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SHOTGUN MARRIAGE TO THE GIANTS
Y. A. Tittle
August 23, 1965
When Coach Red Hickey concocted his fancy shotgun offense at San Francisco, Tittle became expendable. At first he balked at being traded to New York, but he absorbed the Giants' flaming esprit, took over from aging Charlie Conerly and won adulation in three rousing seasons
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August 23, 1965

Shotgun Marriage To The Giants

When Coach Red Hickey concocted his fancy shotgun offense at San Francisco, Tittle became expendable. At first he balked at being traded to New York, but he absorbed the Giants' flaming esprit, took over from aging Charlie Conerly and won adulation in three rousing seasons

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With the team we had, the pass was obviously our most effective weapon. We had remarkable receivers in Shofner and Rote and Walton and Gifford. Sherman designed his offense to take advantage of them.

We had no more than seven or eight running plays in my four years with the Giants, but that was enough. Our passing formations were simple, too, and the quarterback did not have to call the pass-blocking assignments, because they were always the same.

Another advantage of using just one formation was that the quarterback could always tell where a play broke down—who blew a blocking assignment, for example. If you line up in seven or eight different sets, it may be one back's assignment to pick up a blitz on one play and another man's on the next. With only one formation, the assignments are clear and the failures are obvious.

After that first year with the Giants I used to argue strategy between seasons with Bill Johnson, who had played center on the 49ers with me and was then coaching their line.

"That's too simple, Yat," he'd tell me. "You limit yourself too much. You can't go outside, you can't do this, you can't do that."

I reminded him of an old San Francisco saying, "Never criticize the trapper with the skins on the wall." New York had the skins, and simplicity was the key. We did not beat ourselves.

Sherman's theory was that if a club beats its opponent 55% of the time but makes enough mistakes in a game to beat itself 10%, it will lose. But if the same club can beat an opponent 51% of the time and never beat itself, it will win. That was the theory the Giants operated on, and it won division championships three years in a row while I was with them. We didn't confuse our opponents much, but we weren't confused at all ourselves.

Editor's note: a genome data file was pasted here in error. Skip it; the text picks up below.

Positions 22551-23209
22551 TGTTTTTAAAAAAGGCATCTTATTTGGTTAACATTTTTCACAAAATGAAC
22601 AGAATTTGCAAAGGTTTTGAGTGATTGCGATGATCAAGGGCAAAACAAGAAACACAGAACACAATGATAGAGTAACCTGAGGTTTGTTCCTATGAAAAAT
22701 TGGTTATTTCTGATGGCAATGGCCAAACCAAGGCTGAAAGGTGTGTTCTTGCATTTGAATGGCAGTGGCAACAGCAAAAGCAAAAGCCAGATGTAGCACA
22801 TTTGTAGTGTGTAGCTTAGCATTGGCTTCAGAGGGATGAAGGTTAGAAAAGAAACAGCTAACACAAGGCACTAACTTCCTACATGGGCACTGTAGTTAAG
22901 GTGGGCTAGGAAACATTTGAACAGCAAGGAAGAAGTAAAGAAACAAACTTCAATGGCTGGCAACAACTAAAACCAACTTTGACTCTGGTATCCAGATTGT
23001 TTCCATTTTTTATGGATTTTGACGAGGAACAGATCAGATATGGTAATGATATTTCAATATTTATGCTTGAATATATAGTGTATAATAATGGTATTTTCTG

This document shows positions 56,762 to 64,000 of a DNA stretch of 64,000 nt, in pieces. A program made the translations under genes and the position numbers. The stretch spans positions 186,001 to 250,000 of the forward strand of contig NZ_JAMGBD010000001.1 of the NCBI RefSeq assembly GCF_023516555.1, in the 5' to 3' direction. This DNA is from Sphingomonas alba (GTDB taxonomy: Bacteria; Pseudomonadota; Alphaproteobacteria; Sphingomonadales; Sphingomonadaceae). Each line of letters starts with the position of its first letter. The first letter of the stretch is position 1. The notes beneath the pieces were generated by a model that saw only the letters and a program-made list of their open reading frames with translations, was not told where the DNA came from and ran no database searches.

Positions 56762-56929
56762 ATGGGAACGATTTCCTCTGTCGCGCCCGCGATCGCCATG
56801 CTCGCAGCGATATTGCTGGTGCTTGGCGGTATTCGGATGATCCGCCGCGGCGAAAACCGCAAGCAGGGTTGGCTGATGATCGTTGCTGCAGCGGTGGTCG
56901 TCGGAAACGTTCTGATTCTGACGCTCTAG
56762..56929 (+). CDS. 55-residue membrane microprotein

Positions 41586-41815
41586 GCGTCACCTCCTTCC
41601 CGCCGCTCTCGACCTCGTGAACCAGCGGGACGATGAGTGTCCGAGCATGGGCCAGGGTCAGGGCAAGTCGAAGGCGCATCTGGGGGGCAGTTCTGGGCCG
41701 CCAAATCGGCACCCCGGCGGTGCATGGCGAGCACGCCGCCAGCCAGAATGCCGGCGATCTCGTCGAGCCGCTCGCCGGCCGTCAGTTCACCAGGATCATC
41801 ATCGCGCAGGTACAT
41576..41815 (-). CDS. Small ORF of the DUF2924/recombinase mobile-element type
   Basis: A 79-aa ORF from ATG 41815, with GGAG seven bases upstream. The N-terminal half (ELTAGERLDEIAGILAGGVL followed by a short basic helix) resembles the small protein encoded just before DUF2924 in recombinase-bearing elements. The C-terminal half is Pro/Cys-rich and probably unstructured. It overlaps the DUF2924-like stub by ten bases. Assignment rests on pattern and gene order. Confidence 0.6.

Probably the happiest moment in my whole football career came at the end of the 1961 season and, oddly enough, I was on the bench when it happened. We were playing Cleveland at the Stadium, and the score was tied 7-7. All we needed was the tie to win the Eastern Division championship. Our defense had the Browns bottled up deep in their own territory as the last seconds ticked away, but I had been close before so often without making it that I was holding my breath waiting for the gun.

When it went off, I jumped up and down and hollered like a high school kid. I mean, 14 years is a long time to play football without being on a championship team. The championships in 1962 and 1963 were good and satisfying and I had better seasons in those years, but nothing will ever touch the feeling I had when we won in 1961.

Conerly, I think, was the key to that championship. He was a quiet man who did not speak often or long and he had an expressionless face. He must have felt bad, after 10 years as the Giant quarterback, having to share his last season with me. But he never showed it and never said anything to me that was not complimentary. We became close friends, socially, but we never talked football off the field.

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